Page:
My most valuable resource is time.
Fact #1 – This resource cannot be paused, stored or saved. I have to spend this resource second by second.
Fact #2 – I don’t know how much of this resource I have been allocated.
Especially after getting a bit longer in the tooth, I am far more conscious about maximizing the beautiful resource that I have been given. It’s a gentle balance of neurotic obsession and present moment awareness.
What are my resource allocation goals?
1. Be a present Dad and Husband.
2. Be a solid provider for my family.
3. Prioritize physical health and mindfulness.
4. Commit to growth and learning.
5. Build something amazing.
6. Bring unlike disciplines together for exponential entrepreneurship.
7. Leverage my skills and network to make a difference.
8. Think about really exciting things that may or may not actually ever become anything.
Great quote on this idea … “Two things are required. One is a brain. And second is the willingness to spend long times in thinking, with a definite possibility that you come out with nothing.” (Hans Bethe from an interview in Creativity: Flow and The Psychology of Discovery and Invention M. Csikszentmihalyi)
9. Live in a space of want to and not have to.
10. Develop repeatable triggers for flow state.
Each of these presents an interesting discussion, but let’s focus on #4 for today … Commit to growth and learning.
At 40 years old, I’ve made my way through elementary school, middle school, high school and college.
I learned my ABC’s.
I figured out how to color within the lines.
I navigated my way through multiplication tables.
I learned the “Four P’s” of Marketing.
He aprendido espanol.
I could list a few more examples, but I’d rather jump to a more important question.
Have I ever really learned how to learn?
Some say that traditional education is a cumulative process, and through that process we learn how to learn. If I did, I can’t seem to recall a formal, repeatable process or methodology.
Well, actually, that process may look something like this:
1. Ignore directions and instructions on topics that I am not remotely interested in.
2. Make sure I really need to learn them.
3. Wait until the last possible minute.
4. Begin stuffing facts and figures into my brain.
5. Cross my fingers and hope it all stays in place until someone asks me to prove my worthiness.
Throughout school, I realized that I was missing actual interest in the subjects.
Only as I approached my mid-thirties, I started becoming fascinated with learning.
After reading Josh Waitzken’s book, The Art of Learning, I wanted to start learning how to learn.
Josh won his first National Chess Championship when he was just 9 years old. After winning the National Chess Championship seven other times, he transitioned to learning the art of Tai Chi Chuan eventually earning over twenty National Championships and multiple world championships.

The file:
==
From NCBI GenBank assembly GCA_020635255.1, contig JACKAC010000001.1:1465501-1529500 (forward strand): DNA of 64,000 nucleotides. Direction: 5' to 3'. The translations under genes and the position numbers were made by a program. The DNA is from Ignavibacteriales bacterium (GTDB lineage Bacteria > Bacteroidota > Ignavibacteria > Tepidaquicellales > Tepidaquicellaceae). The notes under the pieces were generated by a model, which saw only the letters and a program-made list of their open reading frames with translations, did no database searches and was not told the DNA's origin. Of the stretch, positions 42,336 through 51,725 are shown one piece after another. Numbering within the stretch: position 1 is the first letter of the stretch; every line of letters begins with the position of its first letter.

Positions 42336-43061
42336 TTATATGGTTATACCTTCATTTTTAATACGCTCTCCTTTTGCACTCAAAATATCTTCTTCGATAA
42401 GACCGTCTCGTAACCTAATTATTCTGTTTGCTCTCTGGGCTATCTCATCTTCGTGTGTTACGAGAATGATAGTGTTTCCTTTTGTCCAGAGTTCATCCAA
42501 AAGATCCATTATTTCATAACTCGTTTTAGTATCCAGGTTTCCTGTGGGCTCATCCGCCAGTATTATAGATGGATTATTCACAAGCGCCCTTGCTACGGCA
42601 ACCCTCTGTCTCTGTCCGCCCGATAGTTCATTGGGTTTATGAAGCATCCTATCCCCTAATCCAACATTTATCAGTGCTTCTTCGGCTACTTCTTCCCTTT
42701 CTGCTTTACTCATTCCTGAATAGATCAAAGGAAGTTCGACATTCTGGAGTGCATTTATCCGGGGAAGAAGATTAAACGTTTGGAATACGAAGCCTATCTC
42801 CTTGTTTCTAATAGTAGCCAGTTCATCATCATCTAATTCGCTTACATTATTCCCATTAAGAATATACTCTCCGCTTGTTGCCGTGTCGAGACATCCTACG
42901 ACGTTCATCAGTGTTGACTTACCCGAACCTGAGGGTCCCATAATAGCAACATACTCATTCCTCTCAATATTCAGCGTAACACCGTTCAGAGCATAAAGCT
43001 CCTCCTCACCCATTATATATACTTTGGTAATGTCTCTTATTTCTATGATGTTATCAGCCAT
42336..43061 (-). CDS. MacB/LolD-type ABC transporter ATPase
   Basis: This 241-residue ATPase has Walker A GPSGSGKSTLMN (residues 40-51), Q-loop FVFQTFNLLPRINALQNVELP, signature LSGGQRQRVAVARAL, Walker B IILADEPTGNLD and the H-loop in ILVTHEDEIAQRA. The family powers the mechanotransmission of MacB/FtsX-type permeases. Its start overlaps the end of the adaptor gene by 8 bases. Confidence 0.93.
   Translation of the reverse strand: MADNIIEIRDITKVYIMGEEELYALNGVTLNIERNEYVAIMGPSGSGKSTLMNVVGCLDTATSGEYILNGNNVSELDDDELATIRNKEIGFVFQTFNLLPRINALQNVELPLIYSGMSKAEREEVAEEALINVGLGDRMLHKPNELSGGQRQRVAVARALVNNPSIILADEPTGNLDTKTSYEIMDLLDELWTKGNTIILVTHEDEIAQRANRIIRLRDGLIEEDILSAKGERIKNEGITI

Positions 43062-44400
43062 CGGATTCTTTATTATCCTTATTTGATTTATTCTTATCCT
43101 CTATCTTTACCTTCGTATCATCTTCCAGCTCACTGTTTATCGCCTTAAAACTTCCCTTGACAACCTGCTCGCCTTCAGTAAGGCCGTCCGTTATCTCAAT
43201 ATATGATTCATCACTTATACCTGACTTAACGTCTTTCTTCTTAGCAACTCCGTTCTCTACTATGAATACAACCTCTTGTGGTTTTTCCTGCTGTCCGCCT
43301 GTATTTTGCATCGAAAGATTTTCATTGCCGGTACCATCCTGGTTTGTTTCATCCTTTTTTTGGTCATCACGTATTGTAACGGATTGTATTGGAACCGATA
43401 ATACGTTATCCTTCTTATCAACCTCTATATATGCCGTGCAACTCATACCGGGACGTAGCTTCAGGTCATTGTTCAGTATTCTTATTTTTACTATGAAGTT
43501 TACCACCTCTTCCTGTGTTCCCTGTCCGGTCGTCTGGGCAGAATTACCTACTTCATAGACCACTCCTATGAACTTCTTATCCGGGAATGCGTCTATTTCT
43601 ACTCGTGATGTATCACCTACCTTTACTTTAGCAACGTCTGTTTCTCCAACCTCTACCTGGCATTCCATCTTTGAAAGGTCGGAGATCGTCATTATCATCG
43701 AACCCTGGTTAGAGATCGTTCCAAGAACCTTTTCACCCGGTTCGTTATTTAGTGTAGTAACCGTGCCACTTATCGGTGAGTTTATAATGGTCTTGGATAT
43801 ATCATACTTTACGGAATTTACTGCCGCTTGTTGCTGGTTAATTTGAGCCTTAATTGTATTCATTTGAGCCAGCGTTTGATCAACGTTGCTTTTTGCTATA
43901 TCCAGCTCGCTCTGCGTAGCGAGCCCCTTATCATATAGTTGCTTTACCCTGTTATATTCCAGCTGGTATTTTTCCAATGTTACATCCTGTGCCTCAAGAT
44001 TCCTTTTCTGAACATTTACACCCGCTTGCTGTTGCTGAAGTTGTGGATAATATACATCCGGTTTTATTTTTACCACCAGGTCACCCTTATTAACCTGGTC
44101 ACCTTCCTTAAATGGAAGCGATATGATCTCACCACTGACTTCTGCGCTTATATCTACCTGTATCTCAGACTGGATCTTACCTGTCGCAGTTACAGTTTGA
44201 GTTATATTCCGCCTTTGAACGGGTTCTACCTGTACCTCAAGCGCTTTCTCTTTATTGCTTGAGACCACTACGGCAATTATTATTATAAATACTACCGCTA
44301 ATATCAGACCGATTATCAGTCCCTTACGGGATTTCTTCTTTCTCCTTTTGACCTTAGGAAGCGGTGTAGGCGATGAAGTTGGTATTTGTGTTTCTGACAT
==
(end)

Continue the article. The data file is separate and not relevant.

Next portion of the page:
Josh was also the inspiration for the book and movie Searching for Bobby Fischer.
A few key takeaways from the The Art of Learning:
On the keys to learning … “well-thought-out approach that inspires resilience, the ability to make connections between diverse pursuits, and day to day enjoyment of the process.”
On performance states … “if you are tense, with your fingers jammed in your ears and your whole body straining to fight off distraction, then you are in a Hard Zone that demands a cooperative world for you to function. Like a dry twig, you are brittle, ready to snap under pressure. The alternative is for you to be quietly, intensely focused, apparently relaxed with a serene look on your face … This Soft Zone is resilient, like a flexible blade of grass that can move with and survive hurricane force winds.”
For the athletes that I train at Crossfit Alpharetta, an example of the soft zone would be relaxing your jaw when you are attempting double unders. Calm translates from your jaw throughout the rest of your body.
On the beginner’s mind … “I think what initially struck me when I watched my first Tai Chi class, was that the goal was not winning, but, simply, being.”
Many people starting something new are immediately frustrated by the time it takes to acquire a new skill. Enjoyment of the process is critical. Resist the search for instant gratification.
On smaller circles … To paraphrase an example from Robert Pirsig’s Zen and the Art of Motorcycle Maintenance, the main character, Phaedrus (a teacher) is working with a student in the major throws of writer’s block. Her assignment was a 500-word essay about her town. She was absolutely stumped and couldn’t write a thing. Phaedrus asks her to consider a single building in that town, and begin the story with the upper-left hand brick of the building. That is an example of smaller circles … sometimes the starting point is the most difficult hurdle.
On chunking … “Chunking relates to the minds ability to take lots of information, find a harmonizing/logically consistent strain, and put it together into one mental file that can be accessed as if it were a single piece of information.”
Keep note of this concept. I’ll refer to it later in the post.
On presence … “The secret is that everything is always on the line. The more present we are at practice, the more present we will be in competition, in the boardroom, at the exam, the operating table, the big stage … Presence must be like breathing.”